Health / Tips & tools


11 Ways to Stay Cool This Summer

Woman sitting in grass holding a water bottle

Hot weather can feel like an inconvenience, making it challenging to enjoy being outside or doing everyday activities. But the heat can also be dangerous to your health. With record high temperatures happening more often, these tips can help you stay safe.

How heat affects your health

You can become ill from the heat if your body can’t properly control your temperature. The body normally cools itself by sweating. When the humidity is high, sweat won’t evaporate as quickly. This keeps your body from releasing heat as fast as it may need to and could lead to your body temperature rising rapidly. Very high body temperatures can damage the brain or other vital organs.

Although anyone can suffer from heat-related illness at any time, some people are at higher risk, including children under age 4 and adults who are 65 and older. These factors may also make it more difficult to control body temperature:

  • Having health conditions such as high disease, high blood pressure, or obesity 
  • Not drinking enough water
  • Doing too much work or exercise
  • Drinking alcohol
  • Taking certain medications, such as for depression, insomnia, or poor circulation

How to beat the heat

The good news is that heat related-illness can be prevented. These tips from U.S. Department of Health & Human Services can help you protect yourself and those around you. 

1. Dress light.
Choose lightweight, light-colored, loose-fitting clothing.

2. Drink more fluids, regardless of how active you are. 
Don’t wait until you’re thirsty to drink. Stay away from very sugary or alcoholic drinks—these actually cause you to lose more body fluid. Also avoid very cold drinks, because they can cause stomach cramps. Please note: If your doctor limits the amount you drink or has you on water pills, ask how much you should drink while the weather is hot.

3. Stay in an air-conditioned place as much as possible. 
If your home does not have air conditioning, go to the shopping mall or public library—even a few hours in air conditioning can help your body stay cooler when you go back into the heat. Check your local news for extreme heat alerts and safety tips. You also can find cooling centers in Rhode Island and across the country.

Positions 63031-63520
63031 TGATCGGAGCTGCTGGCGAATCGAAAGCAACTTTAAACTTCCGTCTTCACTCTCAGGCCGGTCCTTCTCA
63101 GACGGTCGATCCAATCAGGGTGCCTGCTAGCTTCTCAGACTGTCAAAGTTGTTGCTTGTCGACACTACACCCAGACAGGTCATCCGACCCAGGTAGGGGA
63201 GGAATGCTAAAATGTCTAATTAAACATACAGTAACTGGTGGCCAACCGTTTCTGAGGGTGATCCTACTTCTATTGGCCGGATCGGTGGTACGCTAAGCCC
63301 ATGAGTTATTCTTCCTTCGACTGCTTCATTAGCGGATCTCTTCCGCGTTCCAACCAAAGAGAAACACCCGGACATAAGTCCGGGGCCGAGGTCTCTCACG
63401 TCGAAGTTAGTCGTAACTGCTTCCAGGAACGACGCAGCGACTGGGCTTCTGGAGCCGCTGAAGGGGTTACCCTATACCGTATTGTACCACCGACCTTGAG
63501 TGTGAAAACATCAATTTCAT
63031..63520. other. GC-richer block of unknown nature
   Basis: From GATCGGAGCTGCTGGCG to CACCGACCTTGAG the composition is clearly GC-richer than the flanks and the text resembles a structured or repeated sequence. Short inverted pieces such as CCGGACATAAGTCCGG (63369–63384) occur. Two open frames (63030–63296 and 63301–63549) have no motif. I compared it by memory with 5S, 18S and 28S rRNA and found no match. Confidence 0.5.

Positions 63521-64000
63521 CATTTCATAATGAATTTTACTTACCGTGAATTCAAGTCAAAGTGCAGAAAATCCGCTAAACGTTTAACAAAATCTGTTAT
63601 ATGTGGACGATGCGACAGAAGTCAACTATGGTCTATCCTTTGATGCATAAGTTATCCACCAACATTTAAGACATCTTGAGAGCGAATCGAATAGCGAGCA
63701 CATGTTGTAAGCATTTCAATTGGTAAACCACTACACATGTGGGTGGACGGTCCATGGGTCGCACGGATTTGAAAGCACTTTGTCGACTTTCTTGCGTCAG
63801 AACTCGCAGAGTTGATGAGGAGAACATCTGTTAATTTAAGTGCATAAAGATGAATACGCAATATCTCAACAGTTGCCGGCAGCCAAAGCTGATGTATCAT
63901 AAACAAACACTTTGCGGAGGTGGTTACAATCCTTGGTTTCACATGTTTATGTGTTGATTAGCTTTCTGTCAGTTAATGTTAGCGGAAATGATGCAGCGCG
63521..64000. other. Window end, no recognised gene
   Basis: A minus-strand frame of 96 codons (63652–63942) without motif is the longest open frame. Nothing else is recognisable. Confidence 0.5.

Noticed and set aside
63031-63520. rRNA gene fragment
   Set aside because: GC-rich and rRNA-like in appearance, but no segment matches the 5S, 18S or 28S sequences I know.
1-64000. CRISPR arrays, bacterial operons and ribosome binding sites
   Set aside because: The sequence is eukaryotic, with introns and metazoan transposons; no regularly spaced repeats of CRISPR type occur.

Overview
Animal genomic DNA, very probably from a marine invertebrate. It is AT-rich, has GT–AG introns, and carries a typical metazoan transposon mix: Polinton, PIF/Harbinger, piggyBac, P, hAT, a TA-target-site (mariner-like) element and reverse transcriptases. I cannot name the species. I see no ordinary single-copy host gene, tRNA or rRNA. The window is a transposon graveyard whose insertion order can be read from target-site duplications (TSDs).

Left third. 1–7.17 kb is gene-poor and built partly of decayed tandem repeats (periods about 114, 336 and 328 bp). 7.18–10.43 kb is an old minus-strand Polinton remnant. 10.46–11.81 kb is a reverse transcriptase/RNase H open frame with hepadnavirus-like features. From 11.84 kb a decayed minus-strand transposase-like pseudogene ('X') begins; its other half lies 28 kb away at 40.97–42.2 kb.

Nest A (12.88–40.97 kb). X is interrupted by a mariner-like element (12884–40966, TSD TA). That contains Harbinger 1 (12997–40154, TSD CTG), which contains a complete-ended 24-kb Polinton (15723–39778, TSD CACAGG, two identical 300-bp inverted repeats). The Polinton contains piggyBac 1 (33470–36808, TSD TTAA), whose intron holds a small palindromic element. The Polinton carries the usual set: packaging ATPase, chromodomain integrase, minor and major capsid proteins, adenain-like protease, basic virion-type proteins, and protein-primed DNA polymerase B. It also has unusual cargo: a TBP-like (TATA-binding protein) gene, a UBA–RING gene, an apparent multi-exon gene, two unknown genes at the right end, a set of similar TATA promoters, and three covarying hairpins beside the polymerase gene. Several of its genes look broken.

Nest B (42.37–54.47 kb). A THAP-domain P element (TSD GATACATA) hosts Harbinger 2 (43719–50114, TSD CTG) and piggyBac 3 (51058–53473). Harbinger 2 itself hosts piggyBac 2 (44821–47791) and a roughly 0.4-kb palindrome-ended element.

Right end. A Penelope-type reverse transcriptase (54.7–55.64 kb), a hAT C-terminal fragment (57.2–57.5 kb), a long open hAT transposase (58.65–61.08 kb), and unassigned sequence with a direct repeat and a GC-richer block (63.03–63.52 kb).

4. Don’t rely on electric fans in extreme heat.
Electric fans may provide comfort, but when the temperature is in the high 90s, they will not prevent heat-related illness. 

5. Take a cool shower or bath.
If you don’t have access to a shower or bath, use cool, wet cloths.

6. Use your stove and oven less often. 
This will help maintain a cooler temperature in your home. Also, hot and heavy meals can add heat to your body.

7. Schedule outdoor activities carefully.
Try to limit your outdoor activity to when it’s coolest, like morning and evening hours. Rest often in shady areas so your body has a chance to recover.

8. Wear sunscreen.
Having a sunburn affects your body’s ability to cool down and can make you dehydrated. If you must go outdoors, wear a wide-brimmed hat and sunglasses and put on sunscreen 30 minutes prior to going out. Continue to reapply it according to the package directions. Look for sunscreens that say “broad spectrum” or “UVA/UVB protection” on their labels. The American Academy of Dermatology recommends an SPF of 30 or higher. 

9. Do not leave children in cars.
Cars can quickly heat up to dangerous temperatures, even with a window cracked open. While anyone left in a parked car is at risk, children are especially at risk of getting a heat stroke or dying. To remind yourself that a child is in the car, keep a stuffed animal in the car seat. When the child is buckled in, place the stuffed animal in the front with the driver. When leaving your car, check to be sure everyone is out of the car. This includes your pets too.

10. Use a buddy system.
When working or exercising in the heat, monitor the condition of those around you and have someone do the same for you. Heat-related illness can cause a person to become confused or lose consciousness. If you are 65 or older, have a friend or relative call to check on you twice a day during a heat wave. If you know someone this age, check on them at least twice a day. Ask these questions:

  • Are you drinking enough water?
  • Do you have access to air conditioning?
  • Do you need help keeping cool?

11. Know the signs.
Learn the signs and symptoms of heat-related illnesses, such as heatstroke and heat exhaustion, and how to treat them.

For more information, please see the Centers for Disease Control and Prevention’s page on extreme heat.